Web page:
Climate Bonds Initiative-certified bonds issued worldwide, including municipal bonds



Scientists proposed a “Global Deal for Nature” in April, 2019, a plan to save biodiversity.[40] Carbon sinks include forests, grasslands, peatlands, and mangrove trees; they pull the most carbon from the air so they need to be enlarged. Every year, 33 million acres of forests are cut down.[41] Timber harvesting in the tropics alone contributes 1.5 billion metric tons of carbon to the atmosphere, 20% of human-made greenhouse gas emissions.


Reforestation—plant trees, and preserve wetlands that remove CO2.


Organic farming keeps carbon in the soil and avoids plowing (the 2018 US Farm Bill includes incentives), grown diverse crops including high-nitrogen legumes. The New Deal of the 1930s paid farmers to adopt conservation policies and set price floors for crops.


Develop local farmers’ markets.


Bioremediation uses microorganisms (microbes, bacteria, fungi, protozoa, algae) to repair toxic wastes such as oil spills or repair burn areas.


Replace lawns with native (see the National Wildlife Foundation native plant finder and or water-saving plants, called Xeriscaping, or plants that capture rain. Food Not Lawns  by Heather Jo Flores is a free book and organization. [42]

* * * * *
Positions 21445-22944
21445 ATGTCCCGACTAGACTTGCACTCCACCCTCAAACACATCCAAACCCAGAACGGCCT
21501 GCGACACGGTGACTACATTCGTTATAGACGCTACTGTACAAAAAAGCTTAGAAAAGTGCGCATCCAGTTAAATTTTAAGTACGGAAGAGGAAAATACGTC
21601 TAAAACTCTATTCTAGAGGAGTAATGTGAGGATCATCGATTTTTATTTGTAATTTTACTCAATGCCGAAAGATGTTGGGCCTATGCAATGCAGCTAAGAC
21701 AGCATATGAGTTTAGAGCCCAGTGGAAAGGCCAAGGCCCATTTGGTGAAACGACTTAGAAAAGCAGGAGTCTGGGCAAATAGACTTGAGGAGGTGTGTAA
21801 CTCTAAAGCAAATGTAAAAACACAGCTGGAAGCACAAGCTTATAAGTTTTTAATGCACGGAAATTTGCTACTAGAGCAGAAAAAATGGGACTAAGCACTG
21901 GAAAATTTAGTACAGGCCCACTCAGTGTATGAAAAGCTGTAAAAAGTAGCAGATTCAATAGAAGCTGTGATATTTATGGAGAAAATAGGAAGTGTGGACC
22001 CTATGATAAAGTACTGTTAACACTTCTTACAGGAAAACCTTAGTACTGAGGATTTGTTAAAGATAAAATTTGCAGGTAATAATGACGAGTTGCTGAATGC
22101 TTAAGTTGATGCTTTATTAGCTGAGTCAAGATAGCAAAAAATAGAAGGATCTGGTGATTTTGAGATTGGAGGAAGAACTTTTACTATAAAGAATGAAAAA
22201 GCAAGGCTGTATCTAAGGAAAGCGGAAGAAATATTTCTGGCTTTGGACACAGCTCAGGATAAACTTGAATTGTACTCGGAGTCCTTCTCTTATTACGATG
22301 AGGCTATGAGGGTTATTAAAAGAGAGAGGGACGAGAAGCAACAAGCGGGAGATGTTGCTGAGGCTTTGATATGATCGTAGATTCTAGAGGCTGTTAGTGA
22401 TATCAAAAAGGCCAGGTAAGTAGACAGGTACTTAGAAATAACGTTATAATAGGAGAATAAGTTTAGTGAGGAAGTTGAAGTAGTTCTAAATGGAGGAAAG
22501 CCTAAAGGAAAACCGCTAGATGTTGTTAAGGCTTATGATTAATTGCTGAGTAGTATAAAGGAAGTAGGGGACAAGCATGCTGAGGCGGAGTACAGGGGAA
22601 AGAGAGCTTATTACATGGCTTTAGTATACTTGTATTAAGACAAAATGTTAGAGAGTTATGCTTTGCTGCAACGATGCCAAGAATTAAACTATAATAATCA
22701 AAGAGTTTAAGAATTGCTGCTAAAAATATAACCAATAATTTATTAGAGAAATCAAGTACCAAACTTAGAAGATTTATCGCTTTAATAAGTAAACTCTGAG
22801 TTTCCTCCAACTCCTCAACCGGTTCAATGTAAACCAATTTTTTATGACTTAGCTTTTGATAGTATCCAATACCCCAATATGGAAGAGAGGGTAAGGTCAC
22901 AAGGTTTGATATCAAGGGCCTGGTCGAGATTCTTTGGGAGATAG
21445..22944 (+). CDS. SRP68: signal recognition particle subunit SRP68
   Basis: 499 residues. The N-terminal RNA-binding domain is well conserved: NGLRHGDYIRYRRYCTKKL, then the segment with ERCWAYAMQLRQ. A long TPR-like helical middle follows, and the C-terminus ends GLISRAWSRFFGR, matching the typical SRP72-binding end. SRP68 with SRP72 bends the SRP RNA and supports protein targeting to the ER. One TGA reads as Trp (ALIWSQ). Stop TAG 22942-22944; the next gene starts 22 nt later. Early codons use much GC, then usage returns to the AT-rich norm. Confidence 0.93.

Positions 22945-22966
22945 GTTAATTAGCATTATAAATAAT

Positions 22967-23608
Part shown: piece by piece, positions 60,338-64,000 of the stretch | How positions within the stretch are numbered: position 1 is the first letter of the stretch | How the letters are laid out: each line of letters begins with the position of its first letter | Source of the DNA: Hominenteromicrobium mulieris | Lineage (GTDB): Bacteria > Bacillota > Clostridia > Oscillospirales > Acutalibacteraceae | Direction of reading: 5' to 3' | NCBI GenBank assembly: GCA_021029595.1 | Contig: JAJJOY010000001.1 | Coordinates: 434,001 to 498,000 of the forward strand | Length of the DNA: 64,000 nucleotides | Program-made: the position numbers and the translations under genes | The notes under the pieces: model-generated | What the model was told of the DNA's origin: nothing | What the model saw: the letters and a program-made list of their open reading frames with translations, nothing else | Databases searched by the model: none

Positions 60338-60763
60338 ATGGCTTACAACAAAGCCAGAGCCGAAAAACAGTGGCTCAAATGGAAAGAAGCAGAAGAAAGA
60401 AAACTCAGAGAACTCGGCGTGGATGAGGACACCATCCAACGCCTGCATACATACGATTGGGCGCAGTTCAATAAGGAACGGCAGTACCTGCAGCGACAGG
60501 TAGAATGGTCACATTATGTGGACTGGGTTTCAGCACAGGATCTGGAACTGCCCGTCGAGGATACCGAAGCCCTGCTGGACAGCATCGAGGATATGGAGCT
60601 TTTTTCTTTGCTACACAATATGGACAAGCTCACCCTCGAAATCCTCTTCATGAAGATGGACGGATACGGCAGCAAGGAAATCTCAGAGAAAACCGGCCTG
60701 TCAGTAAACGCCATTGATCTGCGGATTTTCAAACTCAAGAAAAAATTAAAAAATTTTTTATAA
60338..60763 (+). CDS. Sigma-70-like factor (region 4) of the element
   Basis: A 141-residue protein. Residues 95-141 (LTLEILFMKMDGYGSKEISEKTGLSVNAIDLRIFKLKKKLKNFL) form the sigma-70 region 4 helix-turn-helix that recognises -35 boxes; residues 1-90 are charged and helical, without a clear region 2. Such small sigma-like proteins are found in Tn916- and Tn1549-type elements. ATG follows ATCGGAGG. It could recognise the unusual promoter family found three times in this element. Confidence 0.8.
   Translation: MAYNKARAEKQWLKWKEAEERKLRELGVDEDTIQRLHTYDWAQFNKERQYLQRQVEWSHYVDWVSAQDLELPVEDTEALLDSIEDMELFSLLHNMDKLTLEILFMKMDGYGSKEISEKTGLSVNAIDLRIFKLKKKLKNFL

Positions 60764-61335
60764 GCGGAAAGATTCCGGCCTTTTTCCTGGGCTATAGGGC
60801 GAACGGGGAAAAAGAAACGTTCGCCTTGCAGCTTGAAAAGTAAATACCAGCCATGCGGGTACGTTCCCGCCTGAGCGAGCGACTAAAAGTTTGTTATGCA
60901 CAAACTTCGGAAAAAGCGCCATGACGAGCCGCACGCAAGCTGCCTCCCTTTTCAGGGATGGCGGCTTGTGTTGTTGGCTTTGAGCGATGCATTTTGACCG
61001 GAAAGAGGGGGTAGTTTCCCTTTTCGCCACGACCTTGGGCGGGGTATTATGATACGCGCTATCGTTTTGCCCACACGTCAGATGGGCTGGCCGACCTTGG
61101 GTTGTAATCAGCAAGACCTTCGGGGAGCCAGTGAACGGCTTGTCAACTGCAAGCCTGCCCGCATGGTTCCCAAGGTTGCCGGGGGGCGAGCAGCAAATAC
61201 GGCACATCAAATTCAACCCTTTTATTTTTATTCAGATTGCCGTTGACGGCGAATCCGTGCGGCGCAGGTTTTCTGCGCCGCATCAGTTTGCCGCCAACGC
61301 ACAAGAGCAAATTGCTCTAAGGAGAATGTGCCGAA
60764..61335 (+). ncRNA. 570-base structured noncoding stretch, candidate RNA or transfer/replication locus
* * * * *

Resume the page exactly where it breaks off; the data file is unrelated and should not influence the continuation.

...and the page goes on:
Put “seed bombs” on abandoned properties.


Ban single-use plastics, use plant-derived plastics.


Engineering to reduce carbon, such as inject C02 into cooled volcanic rocks under the ocean to form solid minerals like limestone. Bioengineering ideas include partially deflecting sun rays, sequestering CO2 in the ocean, large scale reforestation,[43] releasing sulfate particles in the air to mimic the cooling effects of a massive volcanic eruption; placing millions of small mirrors or lenses in space to deflect sunlight; covering portions of the planet with reflective films to bounce sunlight back into space; fertilizing the oceans with iron or other nutrients to enable plankton to absorb more carbon; and increasing cloud cover or the reflectivity of clouds that already form. All may have unintended consequences, making the solution worse than the original problem.